Berta Alcover-Sanchez, Gonzalo Garcia-Martin, Juan Escudero-Ramirez, Carolina Gonzalez-Riano, Paz Lorenzo, Alfredo Gimenez-Cassina, Laura Formentini, Pedro de la Villa-Polo, Marta P Pereira, Francisco Wandosell, Beatriz Cubelos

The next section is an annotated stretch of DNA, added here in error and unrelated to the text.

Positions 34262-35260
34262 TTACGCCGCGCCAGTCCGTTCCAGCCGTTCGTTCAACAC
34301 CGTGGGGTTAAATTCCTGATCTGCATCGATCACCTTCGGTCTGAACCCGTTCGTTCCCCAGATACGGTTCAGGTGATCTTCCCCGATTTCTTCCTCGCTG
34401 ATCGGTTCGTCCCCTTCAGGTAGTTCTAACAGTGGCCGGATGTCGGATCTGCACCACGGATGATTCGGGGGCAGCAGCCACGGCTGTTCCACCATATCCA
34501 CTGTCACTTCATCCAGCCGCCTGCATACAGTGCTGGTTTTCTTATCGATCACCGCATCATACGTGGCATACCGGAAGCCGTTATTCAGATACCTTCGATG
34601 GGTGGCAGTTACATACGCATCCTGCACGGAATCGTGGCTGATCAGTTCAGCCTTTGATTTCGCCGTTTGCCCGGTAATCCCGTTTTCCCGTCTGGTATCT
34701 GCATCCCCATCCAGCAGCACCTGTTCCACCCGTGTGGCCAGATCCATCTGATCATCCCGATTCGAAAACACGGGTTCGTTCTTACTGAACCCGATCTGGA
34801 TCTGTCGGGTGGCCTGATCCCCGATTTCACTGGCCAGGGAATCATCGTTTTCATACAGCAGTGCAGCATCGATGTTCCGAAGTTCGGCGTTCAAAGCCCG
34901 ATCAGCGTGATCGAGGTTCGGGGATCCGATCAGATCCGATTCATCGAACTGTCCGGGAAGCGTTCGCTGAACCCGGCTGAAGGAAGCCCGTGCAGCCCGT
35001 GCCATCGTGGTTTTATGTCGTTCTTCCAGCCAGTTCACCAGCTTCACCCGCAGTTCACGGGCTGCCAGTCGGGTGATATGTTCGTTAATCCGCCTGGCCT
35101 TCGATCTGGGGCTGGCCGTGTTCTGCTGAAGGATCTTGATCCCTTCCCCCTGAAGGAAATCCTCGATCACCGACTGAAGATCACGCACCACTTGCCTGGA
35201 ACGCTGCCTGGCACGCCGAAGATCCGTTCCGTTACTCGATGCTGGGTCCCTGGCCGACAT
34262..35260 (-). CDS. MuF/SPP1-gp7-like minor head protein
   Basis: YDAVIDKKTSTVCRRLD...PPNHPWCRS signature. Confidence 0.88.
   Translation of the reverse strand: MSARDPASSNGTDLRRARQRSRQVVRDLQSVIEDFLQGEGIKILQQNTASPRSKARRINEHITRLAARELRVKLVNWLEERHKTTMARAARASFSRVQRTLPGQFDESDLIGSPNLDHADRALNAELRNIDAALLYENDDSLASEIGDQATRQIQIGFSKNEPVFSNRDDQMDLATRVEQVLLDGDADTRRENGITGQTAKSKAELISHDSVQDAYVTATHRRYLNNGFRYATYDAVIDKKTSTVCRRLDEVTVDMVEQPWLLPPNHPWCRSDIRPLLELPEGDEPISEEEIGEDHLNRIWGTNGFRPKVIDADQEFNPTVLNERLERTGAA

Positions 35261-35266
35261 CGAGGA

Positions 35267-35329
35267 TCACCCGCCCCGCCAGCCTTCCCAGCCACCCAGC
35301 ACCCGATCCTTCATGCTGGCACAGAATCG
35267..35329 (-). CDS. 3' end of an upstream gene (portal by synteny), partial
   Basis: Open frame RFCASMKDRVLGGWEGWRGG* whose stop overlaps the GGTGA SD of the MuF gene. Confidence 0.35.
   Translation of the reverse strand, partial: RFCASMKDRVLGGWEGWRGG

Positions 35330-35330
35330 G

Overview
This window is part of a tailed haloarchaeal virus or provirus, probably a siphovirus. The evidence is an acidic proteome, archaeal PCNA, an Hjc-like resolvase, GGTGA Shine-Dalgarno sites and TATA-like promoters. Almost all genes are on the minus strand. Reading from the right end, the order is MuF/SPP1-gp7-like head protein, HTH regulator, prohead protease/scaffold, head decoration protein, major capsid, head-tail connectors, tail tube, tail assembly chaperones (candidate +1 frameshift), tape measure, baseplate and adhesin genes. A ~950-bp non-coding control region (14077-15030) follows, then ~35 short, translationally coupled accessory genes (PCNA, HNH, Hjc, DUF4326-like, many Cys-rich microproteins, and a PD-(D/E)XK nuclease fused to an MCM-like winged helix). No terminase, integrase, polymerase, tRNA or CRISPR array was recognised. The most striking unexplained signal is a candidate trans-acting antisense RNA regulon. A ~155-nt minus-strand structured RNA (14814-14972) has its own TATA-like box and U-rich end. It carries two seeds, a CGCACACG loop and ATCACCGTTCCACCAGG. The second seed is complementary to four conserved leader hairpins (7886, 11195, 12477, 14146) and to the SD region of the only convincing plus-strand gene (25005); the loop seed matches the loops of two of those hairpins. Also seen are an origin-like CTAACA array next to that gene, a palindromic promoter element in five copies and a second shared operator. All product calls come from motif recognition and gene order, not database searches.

Fast synaptic transmission in vertebrates is critically dependent on myelin for insulation and metabolic support. Myelin is produced by oligodendrocytes (OLs) that maintain multilayered membrane compartments that wrap around axonal fibers. Alterations in myelination can therefore lead to severe pathologies such as multiple sclerosis. Given that hypomyelination disorders have complex etiologies, reproducing clinical symptoms of myelin diseases from a neurological perspective in animal models has been difficult. We recently reported that R-Ras1-/- and/or R-Ras2-/- mice, which lack GTPases essential for OL survival and differentiation processes, present different degrees of hypomyelination in the central nervous system with a compounded hypomyelination in double knockout (DKO) mice. Here, we discovered that the loss of R-Ras1 and/or R-Ras2 function is associated with aberrant myelinated axons with increased numbers of mitochondria, and a disrupted mitochondrial respiration that leads to increased reactive oxygen species levels. Consequently, aberrant myelinated axons are thinner with cytoskeletal phosphorylation patterns typical of axonal degeneration processes, characteristic of myelin diseases. Although we observed different levels of hypomyelination in a single mutant mouse, the combined loss of function in DKO mice lead to a compromised axonal integrity, triggering the loss of visual function. Our findings demonstrate that the loss of R-Ras function reproduces several characteristics of hypomyelinating diseases, and we therefore propose that R-Ras1-/- and R-Ras2-/- neurological models are valuable approaches for the study of these myelin pathologies.